The study, which will be posted on the Nature Genetics website (http://www.nature.com/ng/) April 7 in advance of its publication in the journal, describes an effort to locate and precisely identify all of the approximately 19,000 genes that have been predicted to exist in the genome of C. elegans. The success of the technique in the worm, whose catalogue of genes is relatively small and well-mapped, is a strong indication that it can be applied to the human genome as well, the authors say.
"The completion of a 'rough draft' of the map of the human genome a couple of years ago was an important milestone in our understanding of how cells work," says the study's senior author, Marc Vidal, PhD, of Dana-Farber. "But the fact is, our current picture of the 'parts list' of the human genome is rather fuzzy. Computer programs have been used to predict the position and structure of genes. However, we don't know exactly where most genes begin and end, and there are literally thousands of gaps in our picture of how the building blocks of genes are arranged. Even the frequent claim that there are about 30,000 genes within the human genome is only an estimate."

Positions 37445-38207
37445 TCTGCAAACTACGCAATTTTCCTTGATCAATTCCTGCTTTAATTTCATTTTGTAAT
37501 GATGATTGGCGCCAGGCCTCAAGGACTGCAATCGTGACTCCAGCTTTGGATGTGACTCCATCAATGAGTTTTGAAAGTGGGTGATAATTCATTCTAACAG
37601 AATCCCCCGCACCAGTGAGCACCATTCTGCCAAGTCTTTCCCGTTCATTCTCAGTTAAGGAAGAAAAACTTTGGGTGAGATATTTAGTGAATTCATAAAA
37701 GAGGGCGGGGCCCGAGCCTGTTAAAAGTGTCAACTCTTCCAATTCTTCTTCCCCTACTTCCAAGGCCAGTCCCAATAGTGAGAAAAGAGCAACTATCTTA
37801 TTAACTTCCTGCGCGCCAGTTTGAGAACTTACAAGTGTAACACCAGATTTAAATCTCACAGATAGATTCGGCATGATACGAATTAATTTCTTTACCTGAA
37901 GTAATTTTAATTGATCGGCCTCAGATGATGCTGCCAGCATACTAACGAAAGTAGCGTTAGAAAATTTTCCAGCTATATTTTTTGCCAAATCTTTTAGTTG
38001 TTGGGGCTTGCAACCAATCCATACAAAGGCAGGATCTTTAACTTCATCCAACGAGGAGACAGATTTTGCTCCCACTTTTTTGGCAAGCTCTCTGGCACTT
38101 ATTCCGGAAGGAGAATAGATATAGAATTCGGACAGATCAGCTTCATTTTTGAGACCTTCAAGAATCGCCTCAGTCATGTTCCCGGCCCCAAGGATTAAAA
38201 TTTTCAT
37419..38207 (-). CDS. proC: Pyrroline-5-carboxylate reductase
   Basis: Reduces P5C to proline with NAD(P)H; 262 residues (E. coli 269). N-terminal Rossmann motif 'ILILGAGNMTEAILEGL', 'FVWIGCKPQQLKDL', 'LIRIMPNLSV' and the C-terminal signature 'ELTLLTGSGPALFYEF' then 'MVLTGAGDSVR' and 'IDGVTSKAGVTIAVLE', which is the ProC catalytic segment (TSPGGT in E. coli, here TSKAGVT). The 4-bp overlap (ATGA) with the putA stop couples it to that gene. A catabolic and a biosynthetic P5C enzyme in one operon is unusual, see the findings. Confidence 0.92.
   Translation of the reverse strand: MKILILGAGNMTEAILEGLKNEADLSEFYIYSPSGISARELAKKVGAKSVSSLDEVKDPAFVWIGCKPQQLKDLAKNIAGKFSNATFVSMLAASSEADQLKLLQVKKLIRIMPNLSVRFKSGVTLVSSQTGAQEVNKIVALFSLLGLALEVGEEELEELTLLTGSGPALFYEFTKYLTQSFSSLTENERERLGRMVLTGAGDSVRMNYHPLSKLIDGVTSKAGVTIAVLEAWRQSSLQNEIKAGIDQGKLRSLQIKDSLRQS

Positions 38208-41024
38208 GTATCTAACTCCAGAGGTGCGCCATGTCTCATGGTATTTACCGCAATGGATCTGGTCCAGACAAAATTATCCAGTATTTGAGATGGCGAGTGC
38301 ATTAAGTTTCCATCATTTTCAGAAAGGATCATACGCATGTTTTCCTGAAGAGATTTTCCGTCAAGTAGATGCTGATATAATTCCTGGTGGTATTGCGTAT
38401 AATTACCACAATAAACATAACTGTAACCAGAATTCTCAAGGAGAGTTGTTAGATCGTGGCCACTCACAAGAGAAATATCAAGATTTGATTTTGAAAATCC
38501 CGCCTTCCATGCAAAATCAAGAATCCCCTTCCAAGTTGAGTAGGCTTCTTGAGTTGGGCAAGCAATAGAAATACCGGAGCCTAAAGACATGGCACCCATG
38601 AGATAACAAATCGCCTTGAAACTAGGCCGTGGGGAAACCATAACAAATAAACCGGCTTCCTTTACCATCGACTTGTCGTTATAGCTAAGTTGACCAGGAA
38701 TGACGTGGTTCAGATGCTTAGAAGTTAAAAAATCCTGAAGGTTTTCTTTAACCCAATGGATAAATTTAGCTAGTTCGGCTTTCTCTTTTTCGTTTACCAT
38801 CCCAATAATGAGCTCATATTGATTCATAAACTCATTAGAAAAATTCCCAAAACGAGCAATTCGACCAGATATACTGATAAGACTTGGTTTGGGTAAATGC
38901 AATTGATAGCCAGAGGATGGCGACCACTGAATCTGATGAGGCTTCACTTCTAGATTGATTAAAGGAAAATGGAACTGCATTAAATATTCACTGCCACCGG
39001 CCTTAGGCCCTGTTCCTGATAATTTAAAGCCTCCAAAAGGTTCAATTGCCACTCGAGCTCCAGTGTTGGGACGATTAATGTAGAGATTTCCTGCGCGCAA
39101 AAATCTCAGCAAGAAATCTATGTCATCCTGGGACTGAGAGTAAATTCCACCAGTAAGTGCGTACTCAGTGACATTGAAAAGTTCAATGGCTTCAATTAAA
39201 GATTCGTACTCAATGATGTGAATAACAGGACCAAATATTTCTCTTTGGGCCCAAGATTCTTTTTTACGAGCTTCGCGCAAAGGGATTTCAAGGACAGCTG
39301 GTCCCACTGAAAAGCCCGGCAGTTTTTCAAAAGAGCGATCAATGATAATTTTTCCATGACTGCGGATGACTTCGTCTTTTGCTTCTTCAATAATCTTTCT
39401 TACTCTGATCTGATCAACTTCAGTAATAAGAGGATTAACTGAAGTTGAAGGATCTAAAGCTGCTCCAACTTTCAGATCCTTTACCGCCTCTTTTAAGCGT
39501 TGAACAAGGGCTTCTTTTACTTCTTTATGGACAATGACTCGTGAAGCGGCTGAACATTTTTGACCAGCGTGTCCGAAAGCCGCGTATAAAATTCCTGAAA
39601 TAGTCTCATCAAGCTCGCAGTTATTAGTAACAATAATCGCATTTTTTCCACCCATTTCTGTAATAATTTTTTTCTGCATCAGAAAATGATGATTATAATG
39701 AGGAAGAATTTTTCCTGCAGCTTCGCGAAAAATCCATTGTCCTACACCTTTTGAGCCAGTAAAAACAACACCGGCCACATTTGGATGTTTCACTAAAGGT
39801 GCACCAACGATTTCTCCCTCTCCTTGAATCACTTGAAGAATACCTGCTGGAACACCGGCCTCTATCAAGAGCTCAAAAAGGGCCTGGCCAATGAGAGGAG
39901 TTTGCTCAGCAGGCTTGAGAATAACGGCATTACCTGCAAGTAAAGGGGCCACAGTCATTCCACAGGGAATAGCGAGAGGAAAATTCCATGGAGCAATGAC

Gaining a more accurate picture of the genome is crucial to future advances against cancer and other diseases. One of the goals of cancer research, for example, is to discover the complete set of proteins, the chief tools of cell life, that are involved in the disease, either directly or indirectly. To understand what such cancer-related proteins do and how they do it, scientists need to be a
Contact: Bill Schaller
Dana-Farber Cancer Institute